Blocked In

Image blocks during google searches can make class assignments harder than they need to be


image by Michael Taffe

Maddie Kantz, Assistant Sports Editor

Imagine this: it’s six o’clock on a Wednesday night, and you sit down at your kitchen table with your laptop opened up, ready to finish that pesky school assignment that is just so close to being done. That very same assignment also happens to be the only thing standing between you and sweet, sweet sleep. The only thing stopping the assignment from being fully completed? Images — but those shouldn’t be hard to find, right?

Now imagine this: it has now been almost an hour and a half since opening up your laptop to complete the seemingly easy task of finding a few images. You find yourself letting out a big breath you didn’t even know you were holding in because you have finally found all images necessary to fulfill the requirements of the assignment. As you finally close out of the document and power down your laptop, a rush of accomplishment overtakes you, and it’s all because you have finally pasted simple images from off of the Internet. 

Countless times since receiving my laptop freshmen year, I have found myself completing projects for which the most time-consuming part is finding images. Every year, it also appears the number of images that are actually useful in helping me with assignments drastically decreases. Why is it that the simple task of searching up images has become so frustrating?

On student laptops, Google Image search, restricted to “labeled for reuse with modification,” blocks countless images that are not only school-appropriate but also quite useful for academic projects.  Other academic searches can’t even get past Securly.

Trying to do a research project on breast cancer? Good luck trying to find charts, graphs, and images about breast cancer, as almost every image related to breast cancer is deemed inappropriate for student view.  

I’m not saying that filtering images in a school setting is a bad idea. There are certain images on the internet that have no place in a high school. I see no problem in applying filters to certain Google Image results, but I find the problem to be that the system implemented by the school unnecessarily filters images to the extent that it takes obscene amounts of time just to complete a tedious task that should take seconds.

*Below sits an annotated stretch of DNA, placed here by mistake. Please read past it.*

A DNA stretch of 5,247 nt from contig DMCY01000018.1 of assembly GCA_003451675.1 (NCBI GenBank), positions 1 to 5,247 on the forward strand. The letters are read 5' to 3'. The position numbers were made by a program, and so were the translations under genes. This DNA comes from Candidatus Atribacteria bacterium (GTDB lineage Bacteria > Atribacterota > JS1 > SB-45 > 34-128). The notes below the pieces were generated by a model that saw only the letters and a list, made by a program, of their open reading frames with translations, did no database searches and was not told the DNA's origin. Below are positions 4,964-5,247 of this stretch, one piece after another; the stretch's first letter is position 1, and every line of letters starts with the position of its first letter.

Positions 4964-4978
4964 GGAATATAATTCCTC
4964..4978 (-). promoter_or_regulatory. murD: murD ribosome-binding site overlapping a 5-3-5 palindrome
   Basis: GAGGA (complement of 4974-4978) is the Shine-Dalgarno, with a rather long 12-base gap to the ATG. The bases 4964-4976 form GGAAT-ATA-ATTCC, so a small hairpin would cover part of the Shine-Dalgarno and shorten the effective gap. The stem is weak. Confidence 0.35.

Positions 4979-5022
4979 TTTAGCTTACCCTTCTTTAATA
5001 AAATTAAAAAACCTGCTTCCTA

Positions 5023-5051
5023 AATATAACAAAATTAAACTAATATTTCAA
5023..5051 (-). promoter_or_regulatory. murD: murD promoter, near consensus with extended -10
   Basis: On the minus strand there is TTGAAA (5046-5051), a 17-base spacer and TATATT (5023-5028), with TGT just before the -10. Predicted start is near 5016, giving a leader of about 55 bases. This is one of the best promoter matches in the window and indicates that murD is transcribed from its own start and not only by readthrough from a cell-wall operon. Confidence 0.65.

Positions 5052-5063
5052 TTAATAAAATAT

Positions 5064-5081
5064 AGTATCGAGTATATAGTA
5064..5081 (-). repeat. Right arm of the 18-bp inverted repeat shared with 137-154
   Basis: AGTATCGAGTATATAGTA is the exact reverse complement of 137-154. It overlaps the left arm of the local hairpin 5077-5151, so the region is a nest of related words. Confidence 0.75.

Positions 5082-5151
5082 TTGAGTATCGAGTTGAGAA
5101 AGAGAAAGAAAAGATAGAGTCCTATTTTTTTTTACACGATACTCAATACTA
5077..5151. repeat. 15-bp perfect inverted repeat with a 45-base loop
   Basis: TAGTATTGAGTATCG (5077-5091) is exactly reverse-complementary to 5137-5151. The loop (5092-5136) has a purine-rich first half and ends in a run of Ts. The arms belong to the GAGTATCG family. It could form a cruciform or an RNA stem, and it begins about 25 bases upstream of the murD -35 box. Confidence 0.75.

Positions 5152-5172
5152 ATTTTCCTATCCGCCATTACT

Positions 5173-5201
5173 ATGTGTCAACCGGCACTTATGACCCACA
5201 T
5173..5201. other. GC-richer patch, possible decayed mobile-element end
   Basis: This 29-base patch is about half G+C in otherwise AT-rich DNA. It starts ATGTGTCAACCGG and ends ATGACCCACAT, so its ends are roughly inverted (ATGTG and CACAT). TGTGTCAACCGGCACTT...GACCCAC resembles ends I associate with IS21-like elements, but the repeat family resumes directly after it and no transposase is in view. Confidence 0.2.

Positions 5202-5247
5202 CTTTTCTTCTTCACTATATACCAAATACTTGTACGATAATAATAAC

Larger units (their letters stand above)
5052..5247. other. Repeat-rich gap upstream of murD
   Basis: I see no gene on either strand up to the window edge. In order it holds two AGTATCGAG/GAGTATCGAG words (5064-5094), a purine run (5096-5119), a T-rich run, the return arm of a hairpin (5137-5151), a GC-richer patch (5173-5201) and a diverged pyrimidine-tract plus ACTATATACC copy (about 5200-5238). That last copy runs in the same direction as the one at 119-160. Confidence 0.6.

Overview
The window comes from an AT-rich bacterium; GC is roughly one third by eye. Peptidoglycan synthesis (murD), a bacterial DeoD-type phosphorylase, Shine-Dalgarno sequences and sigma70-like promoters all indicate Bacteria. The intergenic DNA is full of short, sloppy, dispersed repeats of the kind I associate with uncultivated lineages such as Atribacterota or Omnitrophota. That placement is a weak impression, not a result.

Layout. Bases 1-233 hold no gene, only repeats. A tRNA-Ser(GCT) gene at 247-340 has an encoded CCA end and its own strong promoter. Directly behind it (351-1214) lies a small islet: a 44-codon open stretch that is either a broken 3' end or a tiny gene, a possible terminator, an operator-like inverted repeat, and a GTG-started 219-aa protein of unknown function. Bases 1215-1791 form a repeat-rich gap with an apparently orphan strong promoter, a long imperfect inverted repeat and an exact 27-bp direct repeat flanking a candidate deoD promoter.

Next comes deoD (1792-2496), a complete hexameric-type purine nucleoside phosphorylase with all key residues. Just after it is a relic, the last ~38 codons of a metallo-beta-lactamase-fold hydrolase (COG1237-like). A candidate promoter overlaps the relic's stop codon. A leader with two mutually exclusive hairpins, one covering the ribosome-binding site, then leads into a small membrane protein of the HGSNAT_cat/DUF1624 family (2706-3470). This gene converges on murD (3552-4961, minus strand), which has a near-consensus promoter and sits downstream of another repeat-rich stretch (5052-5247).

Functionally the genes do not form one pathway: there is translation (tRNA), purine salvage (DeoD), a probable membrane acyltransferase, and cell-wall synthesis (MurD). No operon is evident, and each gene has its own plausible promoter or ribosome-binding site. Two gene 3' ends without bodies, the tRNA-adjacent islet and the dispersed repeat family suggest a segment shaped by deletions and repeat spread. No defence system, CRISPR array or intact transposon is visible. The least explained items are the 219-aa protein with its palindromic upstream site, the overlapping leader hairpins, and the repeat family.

It isn’t uncommon for teachers to require students to find charts and graphs to enhance their projects, and I see no problem with teachers wanting such things. But charts and graphs are images, which are highly filtered. 

A related problem is the absurd amount of images that show up as image results that have no relevance whatsoever to your search topic. There are a very few number of relevant images that have not been filtered out, if you are even lucky enough to find any at all that have any relevance to your topic.

When we were given these laptops in ninth grade, a big reason expressed by the school for providing every student with a laptop was to ensure that every student would have the opportunity to conveniently complete all assignments in a timely manner. While I do acknowledge that the district has good intentions in providing every student with a laptop and implementing an online security system, I also strongly feel that all of the restrictions on laptops do the opposite of what was intended.

Great amounts of  time have to be spent completing a task that should take seconds. That is time that could be spent studying for a test or completing a task with much more meaning to it. We have busy schedules, and time is an extremely valuable item that should be used in the most efficient way possible.  As small and tedious as it may seem, the inability to find images for assignments is an annoyance that has a noticeable impact on our productivity and our patience.